Friday 27 June 2014

 

COURT AWARDS DAMAGES FOR PLEURAL PLAQUES

 

Summary of Judgment

 

Mr Justice O’Hara, sitting today in the High Court in Belfast, awarded damages of £10,000 to the widow of a man who was diagnosed as having pleural plaques as a result of his exposure to asbestos.  This was the first claim for pleural plaques in NI following the passage of the Damages (Asbestos Related Conditions) Act (NI) 2011.

 

The proceedings were brought by Carol McCauley (“the plaintiff”) who is the widow of William Henry (Harry) McCauley who died on 20 February 2013 aged 74 years.  He worked for Harland and Wolff from about 1955 to 1961 and for the Royal Mail from about 1964 to 1980.  Both companies admitted that during his employment with them he was exposed to asbestos.  Mr McCauley died in 2013 as a result of multiple organ failure following cardiomyopathy (a disease of the heart muscle).  It was agreed that his death was not in any way as a result of an asbestos related condition.  Pleural plaques[1]  first appeared on a chest x-ray taken in 1991 but Mr McCauley was only informed of the diagnosis on 10 February 2012.  Mr McCauley suffered no symptoms as a result of his pleural plaques.  It was conceded on behalf of the plaintiff that any anxiety or stress that her husband suffered before his death as a result of the diagnosis did not amount to any identified psychiatric condition and there was no evidence from his medical records that he complained to his GP about stress or anxiety.

 

Mr Justice O’Hara referred to NI cases in the early 2000s which showed that damages were being awarded for pleural plaques even in cases where there were no symptoms and where the deceased was unaware of their presence.  He said this changed in 2007 when the House of Lords delivered its decision in the cases of Johnston v NIE and Rothwell v Chemical Insulating.  In this judgment the House of Lords decided that the development of pleural plaques, whether or not associated with the risk of future disease and anxiety about the future, was not an actionable injury because proof of damage was an essential element in a claim of negligence.   The court held that it was not satisfied that pleural plaques could be characterised as a “disease” or as an “impairment of physical condition” and concluded that pleural plaques should be regarded as “de minimus”.

 

Mr Justice O’Hara said this judgment brought to an end throughout the UK all claims for damages for pleural plaques in which the plaintiff or the deceased had no symptoms.  That continues to be the position in England and Wales but in Scotland and NI the local parliaments passed legislation which reversed the decision of the House of Lords and provided that pleural plaques constitute actionable harm for the purposes of an action of damages for personal injuries.   The question in this case was therefore how the damages are to be assessed and how the NI legislation is to be interpreted and applied.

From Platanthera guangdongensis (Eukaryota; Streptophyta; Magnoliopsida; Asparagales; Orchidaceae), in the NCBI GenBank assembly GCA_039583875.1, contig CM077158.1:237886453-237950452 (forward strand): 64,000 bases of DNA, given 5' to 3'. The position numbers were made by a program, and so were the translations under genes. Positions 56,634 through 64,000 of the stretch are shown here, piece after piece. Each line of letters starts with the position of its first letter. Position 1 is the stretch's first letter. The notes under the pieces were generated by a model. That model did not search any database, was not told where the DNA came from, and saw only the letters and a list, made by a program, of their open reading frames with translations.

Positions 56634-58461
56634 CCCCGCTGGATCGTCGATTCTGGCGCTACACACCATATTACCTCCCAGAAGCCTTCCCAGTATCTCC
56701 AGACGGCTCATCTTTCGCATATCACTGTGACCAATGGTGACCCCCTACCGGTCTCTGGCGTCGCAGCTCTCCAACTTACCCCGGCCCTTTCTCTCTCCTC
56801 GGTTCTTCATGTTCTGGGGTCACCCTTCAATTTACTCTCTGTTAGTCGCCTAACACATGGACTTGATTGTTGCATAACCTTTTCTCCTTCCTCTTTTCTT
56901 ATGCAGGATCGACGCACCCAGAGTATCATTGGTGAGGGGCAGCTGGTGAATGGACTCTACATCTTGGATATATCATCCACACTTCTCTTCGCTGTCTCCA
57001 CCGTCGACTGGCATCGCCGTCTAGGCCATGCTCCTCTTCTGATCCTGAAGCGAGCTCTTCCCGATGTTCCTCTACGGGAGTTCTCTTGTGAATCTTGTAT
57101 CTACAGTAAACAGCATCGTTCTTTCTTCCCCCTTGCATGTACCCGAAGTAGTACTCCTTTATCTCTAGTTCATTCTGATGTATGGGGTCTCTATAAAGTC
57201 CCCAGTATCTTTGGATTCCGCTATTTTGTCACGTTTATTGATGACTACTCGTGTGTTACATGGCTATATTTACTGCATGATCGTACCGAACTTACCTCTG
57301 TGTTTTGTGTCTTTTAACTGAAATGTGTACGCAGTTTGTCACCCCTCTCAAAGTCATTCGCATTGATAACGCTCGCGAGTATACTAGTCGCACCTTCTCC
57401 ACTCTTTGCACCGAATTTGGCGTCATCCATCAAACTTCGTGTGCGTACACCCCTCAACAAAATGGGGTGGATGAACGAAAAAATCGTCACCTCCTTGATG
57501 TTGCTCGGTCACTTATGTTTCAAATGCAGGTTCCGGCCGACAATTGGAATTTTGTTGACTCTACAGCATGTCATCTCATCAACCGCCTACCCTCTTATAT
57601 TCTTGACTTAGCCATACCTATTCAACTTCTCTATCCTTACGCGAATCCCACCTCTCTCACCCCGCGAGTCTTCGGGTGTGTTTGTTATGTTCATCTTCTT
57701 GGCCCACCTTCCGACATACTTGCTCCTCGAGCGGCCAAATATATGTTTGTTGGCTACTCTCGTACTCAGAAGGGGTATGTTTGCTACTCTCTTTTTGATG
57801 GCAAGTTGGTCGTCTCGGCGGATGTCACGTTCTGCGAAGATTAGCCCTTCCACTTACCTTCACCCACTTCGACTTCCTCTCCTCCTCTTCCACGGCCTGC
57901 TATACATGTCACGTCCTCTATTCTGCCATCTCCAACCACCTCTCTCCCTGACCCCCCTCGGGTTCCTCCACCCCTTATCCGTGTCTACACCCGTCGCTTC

While the Scottish and NI Acts are worded differently (the Scottish Act states that pleural plaques are a personal injury “which is not negligible” whereas these words are not contained in the NI Act), the judge held that he was unable to attribute any significance to that.  Mr Justice O’Hara also said he was wary, in the absence of compelling evidence, of drawing a significant distinction between the wordings of the two statues when each piece of legislation is intended to reverse the effect of the House of Lords decision.  He concluded that pleural plaques is now a statutory personal injury for which damages can and should be awarded if the plaintiff proves fault against the defendant.

 

The court heard that there are currently no NI guidelines on the assessment of damages for pleural plaques (the most recent guidelines date from 2007).  Mr Justice O’Hara said he could not see any reason not to revert to using these guidelines on quantum while allowing some increase in the range by reference to the changes in the retail price index[2].  He awarded damages of £10,000 with interest at 2% from 5 July 2012 when the writ was issued.  Harland and Wolff and Royal Mail had a sharing agreement and the award was accordingly made against both defendants. 

 

 

NOTES TO EDITORS

 

1.         This summary should be read together with the judgment and should not be read in isolation.  Nothing said in this summary adds to or amends the judgment.  The full judgment will be available on the Court Service website (www.courtsni.gov.uk).

 

ENDS

 

If you have any further enquiries about this or other court related matters please contact:

 

Alison Houston

Judicial Communications Officer

Lord Chief Justice’s Office

Royal Courts of Justice

Chichester Street

BELFAST

BT1 3JF

 

Telephone:  028 9072 5921

E-mail: Alison.Houston@courtsni.gov.uk

 

 

 

 

 

 

 

 

 

 



[1] Areas of fibrous thickening of the membrane surrounding the lungs which signal the presence of asbestos fibres and which may independently cause life threatening or fatal diseases such as asbestosis or mesothelioma.  Save in very exceptional circumstances they cause no symptoms.

[2] The 1997 guidelines suggested the value of a claim for pleural plaques was in the region of £5,000 to £10,000.